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Can You Imagine How Jubilant Comerica's (NYSE:CMA) Shareholders Feel About Its 129% Share Price Gain?

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The most you can lose on any stock (assuming you don't use leverage) is 100% of your money. But if you pick the right business to buy shares in, you can make more than you can lose. Take, for example Comerica Incorporated (NYSE:CMA). Its share price is already up an impressive 129% in the last twelve months. In the last week shares have slid back 4.6%. Unfortunately the longer term returns are not so good, with the stock falling 30% in the last three years.

Check out our latest analysis for Comerica

To quote Buffett, 'Ships will sail around the world but the Flat Earth Society will flourish. There will continue to be wide discrepancies between price and value in the marketplace...' By comparing earnings per share (EPS) and share price changes over time, we can get a feel for how investor attitudes to a company have morphed over time.

Over the last twelve months, Comerica actually shrank its EPS by 58%.

So we don't think that investors are paying too much attention to EPS. Since the change in EPS doesn't seem to correlate with the change in share price, it's worth taking a look at other metrics.

Absent any improvement, we don't think a thirst for dividends is pushing up the Comerica's share price. Revenue actually dropped 27% over last year. Usually that correlates with a lower share price, but let's face it, the gyrations of the market are sometimes only as clear as mud.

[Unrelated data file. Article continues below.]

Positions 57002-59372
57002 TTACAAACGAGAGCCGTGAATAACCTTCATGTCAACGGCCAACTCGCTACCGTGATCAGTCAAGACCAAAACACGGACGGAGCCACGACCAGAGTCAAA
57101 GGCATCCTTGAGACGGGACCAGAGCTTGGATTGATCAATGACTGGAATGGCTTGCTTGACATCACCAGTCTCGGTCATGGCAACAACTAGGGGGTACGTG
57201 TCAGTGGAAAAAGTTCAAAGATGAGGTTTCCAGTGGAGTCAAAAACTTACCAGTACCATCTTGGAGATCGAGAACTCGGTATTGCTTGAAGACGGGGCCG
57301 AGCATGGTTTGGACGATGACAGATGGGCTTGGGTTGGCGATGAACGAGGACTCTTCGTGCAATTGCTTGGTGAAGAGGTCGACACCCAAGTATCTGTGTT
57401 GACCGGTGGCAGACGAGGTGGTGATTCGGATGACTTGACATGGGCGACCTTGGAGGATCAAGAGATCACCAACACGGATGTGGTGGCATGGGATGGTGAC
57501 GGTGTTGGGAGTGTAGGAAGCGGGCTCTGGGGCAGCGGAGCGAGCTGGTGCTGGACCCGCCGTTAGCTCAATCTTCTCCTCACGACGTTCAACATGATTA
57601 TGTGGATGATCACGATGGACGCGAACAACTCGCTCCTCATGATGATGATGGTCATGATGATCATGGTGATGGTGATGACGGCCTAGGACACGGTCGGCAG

The company's revenue and earnings (over time) are depicted in the image below (click to see the exact numbers).

earnings-and-revenue-growth
earnings-and-revenue-growth

We're pleased to report that the CEO is remunerated more modestly than most CEOs at similarly capitalized companies. It's always worth keeping an eye on CEO pay, but a more important question is whether the company will grow earnings throughout the years. So we recommend checking out this free report showing consensus forecasts

What About Dividends?

When looking at investment returns, it is important to consider the difference between total shareholder return (TSR) and share price return. Whereas the share price return only reflects the change in the share price, the TSR includes the value of dividends (assuming they were reinvested) and the benefit of any discounted capital raising or spin-off. Arguably, the TSR gives a more comprehensive picture of the return generated by a stock. We note that for Comerica the TSR over the last year was 142%, which is better than the share price return mentioned above. This is largely a result of its dividend payments!

A Different Perspective

We're pleased to report that Comerica shareholders have received a total shareholder return of 142% over one year. And that does include the dividend. That gain is better than the annual TSR over five years, which is 12%. Therefore it seems like sentiment around the company has been positive lately. Given the share price momentum remains strong, it might be worth taking a closer look at the stock, lest you miss an opportunity. It's always interesting to track share price performance over the longer term. But to understand Comerica better, we need to consider many other factors. Even so, be aware that Comerica is showing 2 warning signs in our investment analysis , you should know about...

But note: Comerica may not be the best stock to buy. So take a peek at this free list of interesting companies with past earnings growth (and further growth forecast).

Please note, the market returns quoted in this article reflect the market weighted average returns of stocks that currently trade on US exchanges.

This article by Simply Wall St is general in nature. It does not constitute a recommendation to buy or sell any stock, and does not take account of your objectives, or your financial situation. We aim to bring you long-term focused analysis driven by fundamental data. Note that our analysis may not factor in the latest price-sensitive company announcements or qualitative material. Simply Wall St has no position in any stocks mentioned.

Have feedback on this article? Concerned about the content? Get in touch with us directly. Alternatively, email editorial-team (at) simplywallst.com.